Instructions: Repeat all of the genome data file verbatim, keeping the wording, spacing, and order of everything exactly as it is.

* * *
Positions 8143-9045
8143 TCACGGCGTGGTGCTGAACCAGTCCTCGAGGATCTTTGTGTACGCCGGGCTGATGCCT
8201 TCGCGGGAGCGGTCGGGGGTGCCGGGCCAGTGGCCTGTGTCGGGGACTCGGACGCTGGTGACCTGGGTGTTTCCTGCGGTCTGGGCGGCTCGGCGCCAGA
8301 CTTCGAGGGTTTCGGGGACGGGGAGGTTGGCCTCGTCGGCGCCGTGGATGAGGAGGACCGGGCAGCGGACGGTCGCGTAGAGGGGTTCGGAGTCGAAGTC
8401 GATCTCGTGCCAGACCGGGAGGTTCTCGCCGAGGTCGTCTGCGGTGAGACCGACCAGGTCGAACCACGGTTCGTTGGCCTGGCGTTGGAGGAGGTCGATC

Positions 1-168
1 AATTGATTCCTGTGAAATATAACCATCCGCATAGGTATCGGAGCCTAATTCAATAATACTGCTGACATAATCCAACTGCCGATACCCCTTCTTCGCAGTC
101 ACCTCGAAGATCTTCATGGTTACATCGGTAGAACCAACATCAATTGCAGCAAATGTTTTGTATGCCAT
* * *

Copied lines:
Positions 8143-9045
8143 TCACGGCGTGGTGCTGAACCAGTCCTCGAGGATCTTTGTGTACGCCGGGCTGATGCCT
8201 TCGCGGGAGCGGTCGGGGGTGCCGGGCCAGTGGCCTGTGTCGGGGACTCGGACGCTGGTGACCTGGGTGTTTCCTGCGGTCTGGGCGGCTCGGCGCCAGA
8301 CTTCGAGGGTTTCGGGGACGGGGAGGTTGGCCTCGTCGGCGCCGTGGATGAGGAGGACCGGGCAGCGGACGGTCGCGTAGAGGGGTTCGGAGTCGAAGTC
8401 GATCTCGTGCCAGACCGGGAGGTTCTCGCCGAGGTCGTCTGCGGTGAGACCGACCAGGTCGAACCACGGTTCGTTGGCCTGGCGTTGGAGGAGGTCGATC

Positions 1-168
1 AATTGATTCCTGTGAAATATAACCATCCGCATAGGTATCGGAGCCTAATTCAATAATACTGCTGACATAATCCAACTGCCGATACCCCTTCTTCGCAGTC
101 ACCTCGAAGATCTTCATGGTTACATCGGTAGAACCAACATCAATTGCAGCAAATGTTTTGTATGCCAT